4 Phase : set Calculate circuit node observabilities. nitializations: For each primary output node U, co(u) so(u) = o = o For any other node N, set co(~) = SO(N) = = Working from primary outputs to circuit inputs, use stard cell observability equations together with the previously computed node controllabilities to map cell output node observabilities into cell input node observabilities. The observability of a fanout point is defined to be equal to the minimum of the observabilities of the nodes to Which it fans out. terate on the above step until the observability numbers stabilize. Ref. [2] contains additional discussion relating to the stability computational characteristics of the algorithm. As an example of the application of the SCOAP algorithm to a digital circuit, consider the threestage feedback shift register in Figure. With the stard cell net list in Figure 2 as input, SCOAP produces seven sorted controllability/ohservability (C/O) lists as output. The first list contains circuit node names sorted alphabetically, with each of the C/O numbers associated with a particular node written across the line corresponding to that node. The next six lists contain the node names successively sorted by each C/O parameter, with the appropriate parameter value written next to its associated node name. This method of presentation conveniently summarizes both the characteristics of the complete set of circuit nodes with respect to each C/O parameter the complete set of C/O paremeters associated with each circuit node. For the circuit in Figure ~ the SCOAP output sorted alphabetically by node name is presented in Figure 3. Lists of node names sorted by combinational 01controllability, respectively, are presented in Figure 4. This combinational controllability information can be summarized graphically, as in the combinational controllability profiles in Figure 5. The profiles summarize circuit controllability information by plotting combinational 01controllability on the xaxis against the number of nodes possessing that controllability on the yaxis. The result is a controllability density plot which can be used to characterize the overall controllability of the circuit, pinpoint the least controllable nodes, suggest circuit modifications to enhance controllability. Automatic generation of controllability observability profiles is supported in the postprocessor module of the production version of the SCOAP program. For the feedback shift register circuit in Figure, the lists in Figure 4 the profiles in Figure 5 indicate that it is generally more difficult to set nodes to a logical 0 than a logical. Examination of the circuit diagram reveals a mechanism for injecting l's into the shift register through the use of the input. No analogous capability exists for the injection of O's. t is therefore necessary to utilize the circuit's feedback mode in order to set most internal nodes to logical 0. The increased difficulty of this process over the injection of l's through an OR gate is reflected by the shifting of a group of 0controllability peaks to the right of their 1controllability counterparts in Figure 5. The sequence of peaks themselves indicates that the difficulty of controlling a node increases with distance down the line of flipflops. This locationdependent control difficulty combines with the increased difficulty of justifying most internal nodes to a logical 0 to create a situation within which the most difficult operation is setting the feedback line FB to a logical. ndeed, CC(FB) = 26, the largest combinational controllability number in the Figure 5 profile. Figure 6 contains the lists of node names sorted by sequential 01controllability, respectively. The corresponding sequential controllability profiles are illustrated in Figure 7. These profiles provide an indication of the number of time frames required to accomplish various node justifications in the Figure circuit. They reinforce the observation that it is generally more difficult to set internal nodes to a logical 0 than a logical. The series of flipflops in the feedback shift register circuit maps into a plateau between 1 3 on the sequential 1controllability profile a plateau between 5 7 on the sequential 0controllability profile. Again, the most difficult operation is setting feedback line FB to a lqgical, with SC(FB) = 8. The list of node names sorted by combinational observability numbers is presented in Figure 8. Figure 9 contains the combinational observability profile. Since the node OUT3 is a primary output of the Figure 1 circuit~ its combinational observability number is equal to O. As distance from the primary output increases down the line of flipflops gates, the difficulty of propagating a logical value to the output increases the combinational observability numbers increase correspondingly. This behavior is reflected by the series of peaks between 2 8 in the combinational observability profile. While it is not always true that the primary inputs of a circuit are the most difficult nodes to observe, for the circuit in Figure this is indeed the case. The combinational observability peaks at correspond to the primary inputs CLK, respectively. Figure 0 contains the list of node names sorted by sequential observability. This information is represented graphically in the sequential observability profile in Figure. The plateau peak between 0 3 correspond to the same section of circuitry represented by the series of peaks between 0 8 in Figure 9. The region of Figure between 7 8 reinforces the conclusion that the least observable nodes in the Figure 1 circuit are the primary inputs. SCOAP mplementation scoap has been imple~aented on the DEC System 0 computer at Sia Laboratories. t is written primarily in structured FORTRAN is designed to be reasonably portable. The source code consists of approximately 3000 lines, 35 percent of which are comments. 193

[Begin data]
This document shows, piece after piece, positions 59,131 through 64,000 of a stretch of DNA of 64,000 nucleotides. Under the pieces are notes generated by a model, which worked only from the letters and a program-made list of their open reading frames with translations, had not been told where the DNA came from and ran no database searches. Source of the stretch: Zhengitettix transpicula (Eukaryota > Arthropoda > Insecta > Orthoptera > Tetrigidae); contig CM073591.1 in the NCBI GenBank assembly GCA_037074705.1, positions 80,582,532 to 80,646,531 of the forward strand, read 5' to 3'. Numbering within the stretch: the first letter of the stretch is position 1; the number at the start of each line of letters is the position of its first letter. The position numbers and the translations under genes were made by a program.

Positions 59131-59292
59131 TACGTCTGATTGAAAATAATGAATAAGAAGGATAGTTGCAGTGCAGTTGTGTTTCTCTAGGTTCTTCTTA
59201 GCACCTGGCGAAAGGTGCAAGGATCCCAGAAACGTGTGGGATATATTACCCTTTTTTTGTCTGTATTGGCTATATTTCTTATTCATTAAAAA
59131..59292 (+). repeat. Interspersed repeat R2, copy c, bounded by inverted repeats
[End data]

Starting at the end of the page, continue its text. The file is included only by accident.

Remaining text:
5 Program Structure SOOAP consists of six modules: a control program~ preprocessor, translation module, calculation module, two postprocessors which provide sorting graphing capabilities. The program also uses two specialized libraries. The current version of SCOAP can process inputs containing up to 0,000 stard cells; provision has been made to extend this capability if necessary. CPU time varies with circuit size structure, but is so short for designs currently being analyzed at Sia that the program has been implemented in an interactive mode. As was mentioned in the SCOAP Analysis section, all cells contained in the net list must also be contained in the two SCOAP libraries, GATLB CONLB. Both libraries are accessed romly by SCOAP, but also exist in sequential form for ease in modifying with a stard text editor. A special program, SALLB, is then used to recreate the rom libraries from the updated sequential files. The preprocessor module interactively obtains input output file names from the designer, checks the designer's directory for the presence of the files, guards against accidental deletion of a preexisting output file with the same name. The translation module then reads the net list, using data obtained from the gate level library, exps the cells 9 producing both a functional level net list a fundamental gate net list. n addition~ it generates new names for the nodes to avoid possible duplication between userdefined cell names internal node names from the library. The calculation module utilizes the controllability/observability data from the C/O library, CONLB, the functional level net list to calculate assign the four controllability two observability values to each cell. This information is passed to the sorting program, which outputs the original net list C/O values in alphabetical order by cell name, a list for each of the six controllability/observability functions sorted by cell name within C/O value. This file may be output on either the line printer or the designer's terminal. The graphing module automatically produces controllability/observability profiles of the type defined in the SCOAP Analysis section. The axes of each profile are variable to provide the maximom resolution compatible with the data. A windowing capability has also been included to support even greater resolution over subsections of the graphs. n addition to the default terminal output, a designer may request line printer hard copies. nstructions are provided within the program for both experienced novice users, the level of instruction may be changed by the user during program execution. Run Time Characteristics CPU time for a SCOAP run varies with the size ordering of the net list. Execution time statistics presented here refer to runs producing the six basic graphs without windowing. Windowing adds approximately 0.5 sec of CPU time per graph, depending upon the length of the net listb A sevenstage feedback shift register containing 32 cells can be processed in approximately 7 CPU seconds. An optimally structured circuit of 250 cells takes CPU seconds, while a worstcase structure of the same size takes 1: When the net lists are well ordered, CPU time is linearly proportional to input size. Some consideration was given to automatically preordering the net lists. However, experience has indicated that designers tend to order their input in a near optimal fashion. This factor, coupled with the present circuit size range, indicated that preordering would not be cost effective at this time. SCOAP has been written to be easy for the designer to use. An input file may be created with any text editor. Running SCOAP does not call for knowledge of any special progrm~ming language. The input from the user is either the name of a file or a oneword answer to a straightforward question such as, "Do you want a copy of your graph?" A user's manual is available to provide detailed information on creating input files interpreting the results. Use in Sia's Design Environment SCOAP is now a working program, it has been integrated into Sia Laboratories' CAD system. t has been used in the design of several LS complexity digital circuits to identify potential problems suggest circuit modifications to enhance testability. The two most common types of circuit design problems encountered to date that are amenable to correction through SCOAP analysis are uncontrollable loops hanging nodes. n an uncontrollable loop, the logical values of nodes in the loop depend only upon the logical values of other nodes in the loop cannot be controlled from primary inputs of the circuit. SCOAP will flag each of the nodes in a loop of this type as uncontrollable, allowing the designer to identify the problem area on the circuit schematic take corrective action. SCOAP impacts the problem of hanging nodes by flagging each hanging node as unobservable, reminding the designer to connect it to its proper destination. After uncontrollability unobservability problems in a digital circuit design have been corrected, SCOAP is typically used to identify areas of poor testability, suggest possible testpoints, evaluate the impact of design modifications on testability. Design engineers appear satisfied with the user interface to SCOAP. Conclusions This paper has described the implementation of the testability analysis algorithms in the SCOAP program at Sia Laboratories. The testability measures were reviewed, their relationship to other work in the field of design for testability was discussed. The structure of the SCOAP program itself was described, as well as its runtime characteristics use in the Sia design environment. Experience to date has indicated that SCOAP is a valuable tool for testability analysis of LS complexity digital circuits throughout the design process. [] References L. H. Goldstein, "Controllability/Observability Analysis of Digital Circuits," CANDE Workshop, Mt. Hood, Oregon (1978) [2] L. H. Goldstein, "Controllability/Observability Analysis of Digital Circuits," EEE Trans. Circuits Systems, Vol. 26, No. 2, (1979). [3] L. H. Goldstein, "Controllability/Observability Analysis of Separable Logic Structures," Design for Testability Workshop, Boulder, Colorado (1979). [4] E. B. Eichelberger T. W. Williams, "A Logic Design Structure for LS Testability," Proc. 14th Design Automation Conf., pp (1977). 194